A giant spiral across Brisbane’s skyline has been reflected on the ground by students in The University of Queensland’s Great Court to mark International Museum Day today.
UQ Art Museum Director Dr Campbell Gray said the spirals initiative, inspired by Robert Smithson’s classic Spiral Jetty (1970), gave students the chance to be part of a spectacular moment on campus.
“Smithson was a radical land artist in the 1970s and was known for bringing art outside of the confines of gallery walls and into the environment,” Dr Gray said.
“Spiral Jetty is his best-known work and is Utah’s official state art work,” he said.
Students and staff accepted the call to action to create a human spiral, while the aerial spiral above the campus attracted widespread attention across social media with the #SpiralUQ hashtag.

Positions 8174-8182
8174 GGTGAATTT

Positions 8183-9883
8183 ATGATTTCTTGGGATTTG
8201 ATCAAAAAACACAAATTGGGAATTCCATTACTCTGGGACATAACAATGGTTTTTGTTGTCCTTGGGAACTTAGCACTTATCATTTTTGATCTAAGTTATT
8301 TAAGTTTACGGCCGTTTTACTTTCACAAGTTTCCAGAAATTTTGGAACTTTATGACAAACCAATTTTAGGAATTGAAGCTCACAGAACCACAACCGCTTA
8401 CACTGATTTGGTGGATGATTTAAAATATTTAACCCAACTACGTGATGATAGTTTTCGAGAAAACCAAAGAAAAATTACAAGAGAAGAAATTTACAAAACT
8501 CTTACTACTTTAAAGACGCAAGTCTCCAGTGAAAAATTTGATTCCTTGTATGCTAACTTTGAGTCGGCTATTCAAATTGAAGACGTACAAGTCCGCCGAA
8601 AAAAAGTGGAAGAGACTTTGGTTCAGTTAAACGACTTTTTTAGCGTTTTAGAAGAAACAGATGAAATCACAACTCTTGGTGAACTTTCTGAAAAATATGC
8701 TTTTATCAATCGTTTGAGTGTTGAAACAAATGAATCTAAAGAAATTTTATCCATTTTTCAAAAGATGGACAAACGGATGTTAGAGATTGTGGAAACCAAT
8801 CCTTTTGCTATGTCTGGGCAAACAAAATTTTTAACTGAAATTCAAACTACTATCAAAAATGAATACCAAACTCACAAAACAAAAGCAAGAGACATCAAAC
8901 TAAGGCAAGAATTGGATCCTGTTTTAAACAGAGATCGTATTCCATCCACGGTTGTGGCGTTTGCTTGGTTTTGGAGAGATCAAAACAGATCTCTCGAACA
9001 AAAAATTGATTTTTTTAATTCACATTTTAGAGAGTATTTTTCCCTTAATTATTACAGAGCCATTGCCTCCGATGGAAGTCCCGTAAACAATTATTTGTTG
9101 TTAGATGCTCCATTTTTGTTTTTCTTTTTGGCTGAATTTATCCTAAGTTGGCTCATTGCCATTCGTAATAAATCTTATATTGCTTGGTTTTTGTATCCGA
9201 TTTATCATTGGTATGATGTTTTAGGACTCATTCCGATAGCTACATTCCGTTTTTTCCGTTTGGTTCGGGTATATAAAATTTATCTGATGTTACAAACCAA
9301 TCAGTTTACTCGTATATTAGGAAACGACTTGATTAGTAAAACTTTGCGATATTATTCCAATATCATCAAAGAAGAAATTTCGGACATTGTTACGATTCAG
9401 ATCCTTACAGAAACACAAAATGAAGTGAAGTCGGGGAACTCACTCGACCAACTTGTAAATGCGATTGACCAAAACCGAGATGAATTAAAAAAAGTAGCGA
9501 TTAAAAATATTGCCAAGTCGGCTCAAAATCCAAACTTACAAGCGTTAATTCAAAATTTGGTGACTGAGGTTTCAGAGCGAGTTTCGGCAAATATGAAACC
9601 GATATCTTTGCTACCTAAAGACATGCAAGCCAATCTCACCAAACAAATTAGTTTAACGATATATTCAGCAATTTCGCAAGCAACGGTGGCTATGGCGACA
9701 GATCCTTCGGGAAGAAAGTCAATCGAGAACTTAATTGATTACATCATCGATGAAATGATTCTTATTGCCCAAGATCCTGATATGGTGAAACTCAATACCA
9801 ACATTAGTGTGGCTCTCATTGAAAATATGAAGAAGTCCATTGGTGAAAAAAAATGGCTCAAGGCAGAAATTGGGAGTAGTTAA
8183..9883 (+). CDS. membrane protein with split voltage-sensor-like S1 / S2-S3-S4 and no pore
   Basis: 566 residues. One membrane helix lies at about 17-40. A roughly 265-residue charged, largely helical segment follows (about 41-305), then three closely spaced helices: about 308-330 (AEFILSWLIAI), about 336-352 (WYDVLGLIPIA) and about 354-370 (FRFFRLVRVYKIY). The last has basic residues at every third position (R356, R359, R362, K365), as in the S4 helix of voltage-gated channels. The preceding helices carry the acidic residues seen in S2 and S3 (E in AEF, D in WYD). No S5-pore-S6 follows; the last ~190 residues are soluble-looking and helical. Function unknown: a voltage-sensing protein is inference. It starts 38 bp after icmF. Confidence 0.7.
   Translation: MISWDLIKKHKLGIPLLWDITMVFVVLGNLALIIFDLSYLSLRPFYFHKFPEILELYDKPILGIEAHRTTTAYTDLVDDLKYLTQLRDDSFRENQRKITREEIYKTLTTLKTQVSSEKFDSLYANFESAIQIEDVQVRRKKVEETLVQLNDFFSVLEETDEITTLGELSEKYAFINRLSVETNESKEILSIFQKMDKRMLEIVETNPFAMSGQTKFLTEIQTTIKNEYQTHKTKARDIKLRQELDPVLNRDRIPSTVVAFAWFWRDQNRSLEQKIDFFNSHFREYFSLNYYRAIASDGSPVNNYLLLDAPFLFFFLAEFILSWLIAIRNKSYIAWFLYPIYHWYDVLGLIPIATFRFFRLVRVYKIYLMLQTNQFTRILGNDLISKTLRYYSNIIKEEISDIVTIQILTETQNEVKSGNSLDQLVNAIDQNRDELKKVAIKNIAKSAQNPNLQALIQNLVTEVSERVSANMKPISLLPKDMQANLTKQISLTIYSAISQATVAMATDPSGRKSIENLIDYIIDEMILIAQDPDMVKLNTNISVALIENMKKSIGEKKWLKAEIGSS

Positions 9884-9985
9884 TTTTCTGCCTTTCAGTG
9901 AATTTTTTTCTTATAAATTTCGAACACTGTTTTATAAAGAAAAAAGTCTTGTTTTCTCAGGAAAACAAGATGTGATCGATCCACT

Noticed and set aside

‘ Robert Smithson: Time Crystals , which runs until 8 July at UQ Art Museum, draws together key works of sculpture, film, photography, drawing, prints, and texts - most of them never before exhibited in Australia.
Dr Gray said Robert Smithson was recognised as one of the most influential artists of the 20th century and the exhibition had already had an impact on campus.
“The exhibition features a 32-minute film about Smithson’s Spiral Jetty,” he said.
“It was produced as the 6000 tons of black basalt rock and earth were shaped into the vast spiral that juts out into the red ‘primordial’ waters of the Great Salt Lake in Utah.”
The International Museum Day movement has involved more than 36,000 museums across about 156 countries and highlights the importance of art museums for cultural exchange, enrichment of cultures and cooperation and peace.
This year’s theme is Hyperconnected museums: New approaches, new publics.
Media : Sonia Uranishi, sonia [at] soniauranishicommunication (p) com, 0409 387 623.